Concern: “I'm concerned that the judge or opposing counsel will take exception to, or object to, the narration.”
Response: The narration and the animation are supported by the provided references, but it's really a moot point because the narration isn't intended to be played during the expert's testimony. It's more for marketing purposes (to help attorneys understand the point of the animation and what is being demonstrated in the various animation sequences). The narration also helps guide the experts through the animation as they first watch it. The experts would explain what is being demonstrated in the animation sequences using their own words during trial.
Concern: “Can the "Neuron Suicide Murder" be removed from the title slide at the beginning of the animation? I'm concerned about objections to that phrasing.”
Response: The term "Neuron/Suicide Murder" is an accepted term used in the medical/scientific community to describe the process shown in the animation. Many attorneys do not understand the "Neuron Suicide/Murder" terminology, and without specifically mentioning it in the title, those attorneys may not appreciate that this animation explains this medical/scientific process. For that reason, the "Suicide/Murder" terminology is included in the title for marketing purposes as much as anything (so attorneys know that the animation addresses this process). The options to avoid the display of this terminology in court include: 1) for the attorneys to start the animation immediately after the title slide or 2) MediVisuals can edit the language from the title slide (or omit those particular words from the title slide) at the cost of ~$50.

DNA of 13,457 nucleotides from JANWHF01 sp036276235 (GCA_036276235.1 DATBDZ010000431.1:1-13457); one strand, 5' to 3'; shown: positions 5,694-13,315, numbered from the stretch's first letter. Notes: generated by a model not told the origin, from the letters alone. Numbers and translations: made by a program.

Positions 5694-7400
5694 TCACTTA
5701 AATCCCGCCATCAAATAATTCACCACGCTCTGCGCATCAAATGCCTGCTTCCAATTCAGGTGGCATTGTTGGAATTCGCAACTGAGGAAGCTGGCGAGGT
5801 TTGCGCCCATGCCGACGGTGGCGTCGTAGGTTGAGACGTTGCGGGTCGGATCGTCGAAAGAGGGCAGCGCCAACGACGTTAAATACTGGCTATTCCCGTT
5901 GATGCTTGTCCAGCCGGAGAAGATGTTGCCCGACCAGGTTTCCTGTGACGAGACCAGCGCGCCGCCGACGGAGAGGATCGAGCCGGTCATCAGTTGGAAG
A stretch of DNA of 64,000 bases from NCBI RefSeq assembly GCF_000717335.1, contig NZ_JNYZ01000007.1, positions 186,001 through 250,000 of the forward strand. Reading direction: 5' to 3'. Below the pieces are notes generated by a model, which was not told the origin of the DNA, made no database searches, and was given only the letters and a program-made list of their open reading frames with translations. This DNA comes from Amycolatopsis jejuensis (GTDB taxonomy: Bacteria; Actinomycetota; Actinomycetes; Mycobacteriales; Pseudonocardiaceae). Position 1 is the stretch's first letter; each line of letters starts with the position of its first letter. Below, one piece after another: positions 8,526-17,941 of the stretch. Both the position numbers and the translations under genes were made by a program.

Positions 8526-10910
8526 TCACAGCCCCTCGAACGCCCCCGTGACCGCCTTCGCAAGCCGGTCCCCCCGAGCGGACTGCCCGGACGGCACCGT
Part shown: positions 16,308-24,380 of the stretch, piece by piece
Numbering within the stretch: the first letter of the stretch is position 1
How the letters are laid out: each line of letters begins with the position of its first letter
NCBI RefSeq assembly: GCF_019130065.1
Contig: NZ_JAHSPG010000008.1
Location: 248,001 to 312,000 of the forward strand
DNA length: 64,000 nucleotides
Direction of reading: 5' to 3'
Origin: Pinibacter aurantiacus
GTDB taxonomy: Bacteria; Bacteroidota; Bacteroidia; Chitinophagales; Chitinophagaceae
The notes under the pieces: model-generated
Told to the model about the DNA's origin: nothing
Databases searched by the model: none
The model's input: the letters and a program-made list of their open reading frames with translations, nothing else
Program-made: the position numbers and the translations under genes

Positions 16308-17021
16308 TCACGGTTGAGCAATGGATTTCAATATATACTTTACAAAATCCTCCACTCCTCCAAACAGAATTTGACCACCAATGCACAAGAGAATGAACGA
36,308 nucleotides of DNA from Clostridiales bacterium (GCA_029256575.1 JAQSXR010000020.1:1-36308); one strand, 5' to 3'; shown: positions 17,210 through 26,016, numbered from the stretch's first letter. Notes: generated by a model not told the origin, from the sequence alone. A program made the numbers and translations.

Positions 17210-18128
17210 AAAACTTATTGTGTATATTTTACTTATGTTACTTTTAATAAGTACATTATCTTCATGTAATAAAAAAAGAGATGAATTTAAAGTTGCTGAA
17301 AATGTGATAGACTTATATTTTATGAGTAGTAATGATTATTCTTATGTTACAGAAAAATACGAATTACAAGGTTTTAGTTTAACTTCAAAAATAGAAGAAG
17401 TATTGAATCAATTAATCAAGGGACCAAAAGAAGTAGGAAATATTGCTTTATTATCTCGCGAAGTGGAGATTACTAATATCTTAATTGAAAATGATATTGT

Concern: “The video is too long. Can it be shortened to better hold the attention of the jurors?”
Response: Most of the feedback received by viewers of the animation is in contrast to this opinion. The video addresses multiple issues, each in a time span that may even require pausing of the video so the expert can expound on certain points. Visuals also help hold the attention of jurors and aid in the understanding of complex issues better than the spoken word alone. The preponderance of opinions is also that the "cell suicide murder" portion of the animation should not be rushed through because one of the major points of the video is that this process occurs over a period of weeks, months or even years and should not be shown occurring in the blink of an eye. Irrespective of all of the above, if the testifying expert takes exception to any particular part of the animation or would like changes of any kind made to better support their specific testimony, edits can be made at MediVisuals' typical billable rate.
Concern: "Can the References articles (in their entirety) be provided to the purchasers of the animation?"
Response: MediVisuals would very much like to be able to provide those reference articles in full, but to do so would be a violation of copyright laws as the articles are owned by their original publishers. The articles can be found via any number of subscription-based academic search engines using the information provided.
Frequently Asked Questions (FAQs)